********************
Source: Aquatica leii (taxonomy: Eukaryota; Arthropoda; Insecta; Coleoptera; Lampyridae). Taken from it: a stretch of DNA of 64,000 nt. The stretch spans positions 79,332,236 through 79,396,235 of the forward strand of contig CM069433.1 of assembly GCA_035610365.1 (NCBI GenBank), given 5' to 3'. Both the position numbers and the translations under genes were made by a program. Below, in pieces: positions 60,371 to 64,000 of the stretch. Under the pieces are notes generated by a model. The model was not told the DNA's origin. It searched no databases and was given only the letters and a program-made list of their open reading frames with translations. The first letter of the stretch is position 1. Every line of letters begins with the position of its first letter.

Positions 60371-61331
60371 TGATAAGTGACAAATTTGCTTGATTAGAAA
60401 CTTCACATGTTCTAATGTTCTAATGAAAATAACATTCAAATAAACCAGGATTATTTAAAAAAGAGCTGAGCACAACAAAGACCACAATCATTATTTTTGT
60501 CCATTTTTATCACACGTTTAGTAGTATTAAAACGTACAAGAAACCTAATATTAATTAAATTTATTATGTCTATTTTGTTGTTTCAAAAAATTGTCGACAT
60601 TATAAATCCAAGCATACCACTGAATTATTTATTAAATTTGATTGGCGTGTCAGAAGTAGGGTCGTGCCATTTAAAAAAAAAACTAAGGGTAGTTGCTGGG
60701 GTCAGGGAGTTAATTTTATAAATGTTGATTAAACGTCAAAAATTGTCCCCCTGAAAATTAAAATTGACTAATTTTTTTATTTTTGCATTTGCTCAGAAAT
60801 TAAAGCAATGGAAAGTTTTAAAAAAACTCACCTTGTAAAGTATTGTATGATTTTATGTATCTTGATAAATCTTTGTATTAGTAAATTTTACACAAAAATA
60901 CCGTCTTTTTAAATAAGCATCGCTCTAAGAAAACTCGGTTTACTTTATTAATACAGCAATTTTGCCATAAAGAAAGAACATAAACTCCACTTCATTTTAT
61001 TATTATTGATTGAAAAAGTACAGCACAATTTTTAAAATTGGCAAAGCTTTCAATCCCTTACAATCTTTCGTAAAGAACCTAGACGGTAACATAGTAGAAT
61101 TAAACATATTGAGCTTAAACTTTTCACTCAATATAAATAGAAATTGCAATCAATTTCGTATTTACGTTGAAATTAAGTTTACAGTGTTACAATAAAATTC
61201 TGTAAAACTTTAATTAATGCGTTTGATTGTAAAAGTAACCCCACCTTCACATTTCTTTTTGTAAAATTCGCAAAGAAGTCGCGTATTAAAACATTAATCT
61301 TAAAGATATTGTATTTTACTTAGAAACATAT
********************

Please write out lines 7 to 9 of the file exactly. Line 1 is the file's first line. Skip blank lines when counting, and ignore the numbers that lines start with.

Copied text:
60701 GTCAGGGAGTTAATTTTATAAATGTTGATTAAACGTCAAAAATTGTCCCCCTGAAAATTAAAATTGACTAATTTTTTTATTTTTGCATTTGCTCAGAAAT
60801 TAAAGCAATGGAAAGTTTTAAAAAAACTCACCTTGTAAAGTATTGTATGATTTTATGTATCTTGATAAATCTTTGTATTAGTAAATTTTACACAAAAATA
60901 CCGTCTTTTTAAATAAGCATCGCTCTAAGAAAACTCGGTTTACTTTATTAATACAGCAATTTTGCCATAAAGAAAGAACATAAACTCCACTTCATTTTAT